As the pandemic continues to wreak havoc with many experiencing the loss of a loved one, unemployment or reduced income and higher levels of debt, many are now asking which of their debts will continue after death and which will be forgiven and the resulting impact on beneficiaries.

1. Debts Part of Probate Estate:

One common misunderstanding is that the only reason for probating a will is transfer assets of the deceased to the beneficiary or beneficiaries.  Not only are your assets part of your estate, but so are your debts.  It is the executor’s duty to pay the bills owed by the deceased.  If the executor distributes assets of the estate to the beneficiaries and there are inadequate funds to pay the bills, the executor could incur personal liability.  Of course, the court must approve the will before an executor has the authority to act. 

Under Texas law, the executor or administrator of an estate (within thirty (30) days of appointment) must publish a notice regarding presentment of claims in a newspaper or general circulation in the county where letters testamentary or administration (“letters”) were issued.  The notice should be provided to any claimant. 

The executor or administrator must (within sixty (60) days of appointment) also give notice of the issuance of letters to any secured creditor of estate property.

At any time before an estate administration is closed, the executor or administration may give notice (“Permissive Notice”) to any unsecured creditor who has a claim for money against the estate.  If the creditor does not present a claim within four (4) months after receipt of the notice, then the claim is barred.

2. Debts if cash account has a beneficiary designation:

If you name an individual as a beneficiary of an IRA or other retirement account or a life insurance policy, then the beneficiary is protected from claims of unsecured creditors of the estate.  However, if there is no beneficiary named or the beneficiary is deceased and there is no contingent beneficiary named or the Estate is names as the beneficiary, then the funds would either pass by intestacy (if the deceased has no will and thus by the laws of the state) or by the will of the deceased and would be subject to the claims of creditors. The executor or administrator would be responsible for paying the claims of the creditors.  It should also be noted that just because one is the beneficiary of an account such as a checking or investment, it does not mean the funds are protected from creditors.  If there are insufficient funds in a probate estate, the executor or administrator could sue the beneficiary of the cash account (exclusive of retirement accounts and life insurance policies) to collect the funds to pay to creditors.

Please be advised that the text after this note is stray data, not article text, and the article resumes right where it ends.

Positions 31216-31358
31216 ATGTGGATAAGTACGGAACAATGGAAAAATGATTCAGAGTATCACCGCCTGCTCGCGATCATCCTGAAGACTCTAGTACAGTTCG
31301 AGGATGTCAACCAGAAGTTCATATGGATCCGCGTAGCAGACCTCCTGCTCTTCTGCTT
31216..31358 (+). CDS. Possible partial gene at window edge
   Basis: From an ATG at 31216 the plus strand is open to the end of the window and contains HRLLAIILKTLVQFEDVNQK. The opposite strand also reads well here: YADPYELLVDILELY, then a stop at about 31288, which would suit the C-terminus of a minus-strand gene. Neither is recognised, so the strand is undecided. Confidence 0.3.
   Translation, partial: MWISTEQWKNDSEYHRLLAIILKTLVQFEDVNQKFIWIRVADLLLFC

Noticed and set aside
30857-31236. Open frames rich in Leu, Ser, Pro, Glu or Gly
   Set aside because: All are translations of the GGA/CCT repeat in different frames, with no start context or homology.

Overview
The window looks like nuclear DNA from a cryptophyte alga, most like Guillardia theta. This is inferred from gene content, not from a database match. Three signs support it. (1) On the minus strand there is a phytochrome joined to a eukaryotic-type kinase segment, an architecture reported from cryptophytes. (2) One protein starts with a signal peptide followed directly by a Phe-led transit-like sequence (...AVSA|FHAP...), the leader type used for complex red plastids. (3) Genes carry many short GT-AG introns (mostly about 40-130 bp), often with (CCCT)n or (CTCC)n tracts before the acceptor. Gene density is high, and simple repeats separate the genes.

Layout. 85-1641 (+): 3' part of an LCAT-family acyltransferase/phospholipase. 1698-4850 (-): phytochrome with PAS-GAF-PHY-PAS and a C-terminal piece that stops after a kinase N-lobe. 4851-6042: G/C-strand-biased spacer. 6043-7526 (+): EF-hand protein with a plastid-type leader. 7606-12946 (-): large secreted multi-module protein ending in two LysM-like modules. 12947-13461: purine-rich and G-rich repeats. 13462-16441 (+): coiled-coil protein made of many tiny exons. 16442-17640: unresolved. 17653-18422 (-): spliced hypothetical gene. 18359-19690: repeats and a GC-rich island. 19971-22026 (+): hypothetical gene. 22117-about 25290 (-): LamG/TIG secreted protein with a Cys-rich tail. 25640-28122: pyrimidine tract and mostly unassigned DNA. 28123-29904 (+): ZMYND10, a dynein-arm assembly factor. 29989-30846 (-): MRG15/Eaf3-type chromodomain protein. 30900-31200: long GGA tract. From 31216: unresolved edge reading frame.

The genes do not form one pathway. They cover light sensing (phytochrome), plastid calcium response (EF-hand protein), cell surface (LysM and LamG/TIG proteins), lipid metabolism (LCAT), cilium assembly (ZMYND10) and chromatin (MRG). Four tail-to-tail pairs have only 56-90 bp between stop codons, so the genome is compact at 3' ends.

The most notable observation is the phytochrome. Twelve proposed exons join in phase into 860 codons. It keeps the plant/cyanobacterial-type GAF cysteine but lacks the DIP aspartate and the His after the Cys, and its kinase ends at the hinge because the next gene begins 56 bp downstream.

3. Student loans – federal loans are discharged, but private student loans are not:

Whether the student or the parents of a student who receives a federal student loan is the borrower and the borrower dies, then the federal student loan is forgiven under federal law.  However, there is no such requirement if it is a private student loan.

4. Home loans – Reverse Mortgages must be paid, but other home loans the beneficiary receives is subject to mortgage:

If the borrower has a reverse mortgage at the time of death, then the loan would have to be paid (unless survived by a spouse who is living in the home).  However, under federal law, an heir or beneficiary of a borrower who dies who has a traditional loan against the home can inherit the property subject to the existing loan.  The heir or beneficiary does not have to qualify for the mortgage.

5. Spouse Responsible for joint taxes and debts:

Since Texas is a community property state, a surviving spouse is not only responsible for joint taxes due but also community debts such as credit card debt.

6. Joint account holders or applicants of credit card liable for debt of deceased:

Someone who is a joint account holder of a credit card or made a joint application for a credit card with someone who subsequently passed is liable for the credit card debt.  Also, the surviving spouse may be liable for the credit card of their deceased spouse since Texas is a community property state.  Otherwise, credit card debt is owed by the Estate of the deceased.  If someone uses the credit card of the deceased after that person’s passing, it could be considered fraud.

If interested in learning more about this article or other estate planning, Medicaid and public benefits planning, probate, etc., attend one of our free upcoming virtual Estate Planning Essentials workshops by clicking here or calling 214-720-0102.  We make it simple to attend and it is without obligation.

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